Almost one in five people in the UK are disabled. That adds up to 12 million people with a collective spending power of £249 billion, yet neither the high street nor individual retailers are catering to them. “We are an untapped market and at a time when the high street is suffering that’s an opportunity too good to miss,” broadcaster Mik Scarlet told HuffPost UK on Purple Tuesday.
For the uninitiated, Purple Tuesday is the day when campaigners and charities focus on raising awareness of the many barriers making it hard for disabled people to work, spend money in shops (or online) and enjoy a drink or meal out.
The aim of the day is simple: to make businesses aware of what and how they can do better. Retailers are being encouraged to sign up and, as of Monday morning, more than 700 businesses had joined the initiative including Asda, Sainsbury’s and Marks and Spencer.
So what can retailers be doing to change? There needs to be a two-pronged approach to the issue, Mik Scarlet said. “Firstly businesses need to become more physically accessible, from [larger] doorways to things like spaces between racks and larger changing rooms,” he explained.
“Alongside the physical stuff that lets those with mobility issues get into shops there has to be staff training to allow them to give good quality customer service that supports disabled shoppers to spend money.”
Mike Adams, CEO of Purple, a not-for-profit campaigning for businesses to be more inclusive, added that shop staff should feel confident saying “Hello, can I help you?” to everyone.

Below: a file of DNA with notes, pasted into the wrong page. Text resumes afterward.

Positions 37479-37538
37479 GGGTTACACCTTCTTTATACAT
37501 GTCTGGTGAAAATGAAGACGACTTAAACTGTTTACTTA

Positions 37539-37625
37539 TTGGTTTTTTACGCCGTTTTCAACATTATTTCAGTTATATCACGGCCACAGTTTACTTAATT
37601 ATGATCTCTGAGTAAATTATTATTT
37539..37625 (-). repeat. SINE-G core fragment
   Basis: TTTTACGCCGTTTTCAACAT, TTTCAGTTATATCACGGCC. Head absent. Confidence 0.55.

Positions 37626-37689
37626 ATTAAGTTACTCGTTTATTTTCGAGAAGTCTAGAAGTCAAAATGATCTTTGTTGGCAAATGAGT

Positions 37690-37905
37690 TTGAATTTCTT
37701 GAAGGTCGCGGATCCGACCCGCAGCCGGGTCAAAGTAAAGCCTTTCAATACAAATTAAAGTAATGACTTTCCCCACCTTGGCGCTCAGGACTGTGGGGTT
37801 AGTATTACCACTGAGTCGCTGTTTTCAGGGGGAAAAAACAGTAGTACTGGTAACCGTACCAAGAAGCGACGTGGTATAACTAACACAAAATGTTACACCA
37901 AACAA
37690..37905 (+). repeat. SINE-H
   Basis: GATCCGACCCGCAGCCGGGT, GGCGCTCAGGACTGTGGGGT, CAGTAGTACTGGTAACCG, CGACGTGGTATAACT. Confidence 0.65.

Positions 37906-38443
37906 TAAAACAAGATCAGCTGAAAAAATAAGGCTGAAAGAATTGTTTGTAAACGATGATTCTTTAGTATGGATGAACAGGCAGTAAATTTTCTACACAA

“There is still a real fear of unintentionally offending disabled people which leads to front line staff avoiding the conversation altogether or talking to who the disabled person is with instead,” he explained. “Good customer service costs nothing, but makes all the difference to the shopping experience.”
The Royal National Institute of Blind People (RNIB) tweeted that companies should make shops and restaurants more accessible for blind and partially sighted people by using larger print labels and menus, and having better lighting.
For customers with autism or for people who might struggle with the typical supermarket experience, some retailers have recently introduced quiet hours, which are already proving successful.
Morrisons stores across the UK host a ‘Quieter Hour’ every Saturday from 9-10am. During this time store lights are dimmed, music is turned off, there are no tannoy announcements, and checkout beeps and other electric noises are turned down.
But it’s not just the physical world that needs to change. Paralympian Anne Wafula-Strike said: “We are living in an era that is running on technology and retailers need to have disabled shoppers in mind when planning.
“Retailers and brands should consider making their websites more disability- friendly by using accessible features to cater for different types of disabilities.”
Brands should feature alt tags, for example, which can help people with visual impairments determine what’s on the screen (as their screen reader will read aloud the descriptions in the alt tags). To help those with hearing impairments, subtitles in videos should also come as standard,
For more information on Purple Tuesday’s activities and advice for shoppers and businesses, visit its website here.